Why high expectations may lead to lower achievement

I’ve always believed in setting high expectations.

Because why not?

Here’s how I saw it:

If you set and reach high expectations, that’s awesome obviously. And true, you might risk disappointment if you fall short, but you also probably achieve something greater than if you set (and met) low expectations.

This is in favor of being small fish in a big pond, rather than the big fish in a small pond.

Whereas the only reason to set low expectations seems to be this: To make sure you meet them and so lower the risk of bruising your ego. Sounds egotistical to me.

Or so I thought.

Currently reading Your Brain at Work. And here’s what it says about expectations:

  • Met expectations generate a slight increase in dopamine, and a slight reward response.
  • Exceeded expectations generate a strong increase in dopamine, and a strong reward response.
  • Unmet expectations generate a large drop in dopamine level, and a strong threat response.

I thought it was just ego. But what actually happens is this:

High expectations, which high achievers are prone to set, tend to become unmet expectations. And unmet expectations drop dopamine a whole lot. The drop makes your brain feel threatened, making you feel frustrated and likely to be a lot less effective.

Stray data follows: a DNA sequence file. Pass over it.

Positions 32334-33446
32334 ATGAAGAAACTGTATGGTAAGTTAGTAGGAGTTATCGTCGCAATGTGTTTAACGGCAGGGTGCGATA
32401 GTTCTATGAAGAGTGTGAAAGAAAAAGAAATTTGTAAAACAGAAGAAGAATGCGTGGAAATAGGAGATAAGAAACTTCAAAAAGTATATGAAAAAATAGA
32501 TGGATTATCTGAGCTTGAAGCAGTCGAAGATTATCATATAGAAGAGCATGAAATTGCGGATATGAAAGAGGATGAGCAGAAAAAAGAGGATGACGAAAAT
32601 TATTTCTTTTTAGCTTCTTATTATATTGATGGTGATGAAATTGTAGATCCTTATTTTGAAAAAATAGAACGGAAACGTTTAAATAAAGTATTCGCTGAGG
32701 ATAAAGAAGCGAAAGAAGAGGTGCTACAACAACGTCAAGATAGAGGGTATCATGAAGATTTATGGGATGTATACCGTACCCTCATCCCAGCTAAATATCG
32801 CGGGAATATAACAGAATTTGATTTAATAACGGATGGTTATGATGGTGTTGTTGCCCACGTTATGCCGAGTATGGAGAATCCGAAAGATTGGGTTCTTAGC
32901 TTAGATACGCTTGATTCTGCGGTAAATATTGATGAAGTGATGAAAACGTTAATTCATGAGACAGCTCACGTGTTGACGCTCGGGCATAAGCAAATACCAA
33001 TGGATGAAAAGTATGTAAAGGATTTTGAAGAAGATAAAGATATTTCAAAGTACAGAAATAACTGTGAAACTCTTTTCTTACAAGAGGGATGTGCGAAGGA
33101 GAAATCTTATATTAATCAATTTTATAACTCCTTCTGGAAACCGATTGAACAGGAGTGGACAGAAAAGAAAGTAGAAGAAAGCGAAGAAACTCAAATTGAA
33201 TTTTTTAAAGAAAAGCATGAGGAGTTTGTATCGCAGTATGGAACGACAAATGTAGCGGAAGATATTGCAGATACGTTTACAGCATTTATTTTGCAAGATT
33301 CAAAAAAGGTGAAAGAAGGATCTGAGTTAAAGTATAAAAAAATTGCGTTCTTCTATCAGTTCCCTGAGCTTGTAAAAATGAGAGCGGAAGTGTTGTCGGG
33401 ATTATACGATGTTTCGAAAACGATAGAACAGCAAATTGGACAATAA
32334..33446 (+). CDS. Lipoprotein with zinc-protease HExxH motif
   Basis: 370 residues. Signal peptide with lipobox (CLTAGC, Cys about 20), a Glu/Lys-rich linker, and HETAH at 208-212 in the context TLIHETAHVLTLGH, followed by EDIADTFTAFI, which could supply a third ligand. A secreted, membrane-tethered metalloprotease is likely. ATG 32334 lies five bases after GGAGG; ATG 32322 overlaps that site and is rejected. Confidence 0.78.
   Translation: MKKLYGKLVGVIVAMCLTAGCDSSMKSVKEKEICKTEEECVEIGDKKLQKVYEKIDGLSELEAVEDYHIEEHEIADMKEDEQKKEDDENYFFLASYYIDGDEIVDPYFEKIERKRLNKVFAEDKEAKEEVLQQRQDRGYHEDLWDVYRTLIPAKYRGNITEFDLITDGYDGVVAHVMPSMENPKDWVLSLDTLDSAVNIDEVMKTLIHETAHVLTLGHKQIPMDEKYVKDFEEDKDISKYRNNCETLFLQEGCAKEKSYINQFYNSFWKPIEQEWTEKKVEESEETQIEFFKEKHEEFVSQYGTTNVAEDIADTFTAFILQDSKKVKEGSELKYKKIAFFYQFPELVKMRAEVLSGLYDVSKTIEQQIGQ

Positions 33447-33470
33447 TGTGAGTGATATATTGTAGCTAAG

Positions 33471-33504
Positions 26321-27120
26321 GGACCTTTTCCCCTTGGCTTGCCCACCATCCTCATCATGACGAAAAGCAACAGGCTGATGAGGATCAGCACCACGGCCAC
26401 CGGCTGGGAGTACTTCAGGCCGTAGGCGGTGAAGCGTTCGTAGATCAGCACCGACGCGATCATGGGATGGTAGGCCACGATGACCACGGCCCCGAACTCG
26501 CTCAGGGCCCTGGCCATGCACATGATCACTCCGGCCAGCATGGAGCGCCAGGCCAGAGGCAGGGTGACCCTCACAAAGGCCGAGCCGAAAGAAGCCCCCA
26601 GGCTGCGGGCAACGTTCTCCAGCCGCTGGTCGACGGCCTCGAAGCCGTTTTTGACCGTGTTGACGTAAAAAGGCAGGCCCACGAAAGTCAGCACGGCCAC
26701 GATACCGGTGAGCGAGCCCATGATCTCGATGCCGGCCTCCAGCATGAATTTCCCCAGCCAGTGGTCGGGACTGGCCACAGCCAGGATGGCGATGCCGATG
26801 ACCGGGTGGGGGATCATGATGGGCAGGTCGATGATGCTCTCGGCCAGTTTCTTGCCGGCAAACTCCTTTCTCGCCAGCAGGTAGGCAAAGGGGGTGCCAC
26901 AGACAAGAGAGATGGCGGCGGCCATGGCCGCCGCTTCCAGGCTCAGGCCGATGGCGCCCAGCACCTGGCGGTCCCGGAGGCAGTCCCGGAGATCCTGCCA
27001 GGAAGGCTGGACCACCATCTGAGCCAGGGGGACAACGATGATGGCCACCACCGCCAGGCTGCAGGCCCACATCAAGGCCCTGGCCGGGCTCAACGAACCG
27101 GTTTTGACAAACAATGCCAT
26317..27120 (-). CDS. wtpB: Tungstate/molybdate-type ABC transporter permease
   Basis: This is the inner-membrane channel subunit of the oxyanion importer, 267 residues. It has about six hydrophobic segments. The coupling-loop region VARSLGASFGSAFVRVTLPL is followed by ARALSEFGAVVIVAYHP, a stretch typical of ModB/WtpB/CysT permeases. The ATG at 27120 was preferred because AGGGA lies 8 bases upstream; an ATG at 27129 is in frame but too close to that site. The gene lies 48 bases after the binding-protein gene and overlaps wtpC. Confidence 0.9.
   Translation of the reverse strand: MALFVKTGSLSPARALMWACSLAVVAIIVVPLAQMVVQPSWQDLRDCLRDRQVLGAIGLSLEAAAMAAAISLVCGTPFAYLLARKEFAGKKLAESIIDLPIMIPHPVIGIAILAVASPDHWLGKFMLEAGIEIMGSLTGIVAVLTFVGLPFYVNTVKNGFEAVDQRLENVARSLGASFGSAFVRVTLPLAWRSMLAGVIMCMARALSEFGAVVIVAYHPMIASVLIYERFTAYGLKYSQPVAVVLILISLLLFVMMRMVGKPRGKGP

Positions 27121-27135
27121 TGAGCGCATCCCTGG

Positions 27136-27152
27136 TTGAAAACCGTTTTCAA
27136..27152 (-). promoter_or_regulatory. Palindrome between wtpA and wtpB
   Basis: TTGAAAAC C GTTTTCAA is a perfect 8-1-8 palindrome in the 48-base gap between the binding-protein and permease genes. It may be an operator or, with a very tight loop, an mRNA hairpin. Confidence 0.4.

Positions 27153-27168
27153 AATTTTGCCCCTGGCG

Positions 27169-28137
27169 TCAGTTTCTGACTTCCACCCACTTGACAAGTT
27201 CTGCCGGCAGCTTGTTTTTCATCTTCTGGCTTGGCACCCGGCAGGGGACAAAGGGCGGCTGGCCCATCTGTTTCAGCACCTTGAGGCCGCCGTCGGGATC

High expectations -> disappointment -> Drop in dopamine -> Inability to think and work effectively

So I was wondering: Does inability to think and work effectively ultimately lead to lower achievement? Or screw that and Reach for the moon. Even if you miss you’ll land among the stars?

  • Interesting, Chiara.

    This lines up with your earlier comments on “does anyone else feel like a failure all the time?” from LR.

    It’s funny to hear you say that, b/c I see you executing on so many things, consistently.

    Perhaps it’s not so much a function of expectations being set too high, I think those are a good thing for people like us.

    Rather, maybe look at your expectations for the TIMEFRAME in which you expect the big things to happen.

    “Most people overestimate what they can do in one year and underestimate what they can do in ten years.”

    ― Bill Gates

    • Yo Mike, thanks for stopping by. And thanks you the compliment. Really appreciate it. Wish I can convince my animal brain… Haha

      I think you may be correct about the timeframe. Just read Tim Ferriss’s responses on a reddit AMA. Same thing you (and Bill Gates) said: Set big long-term goals but set small daily goals.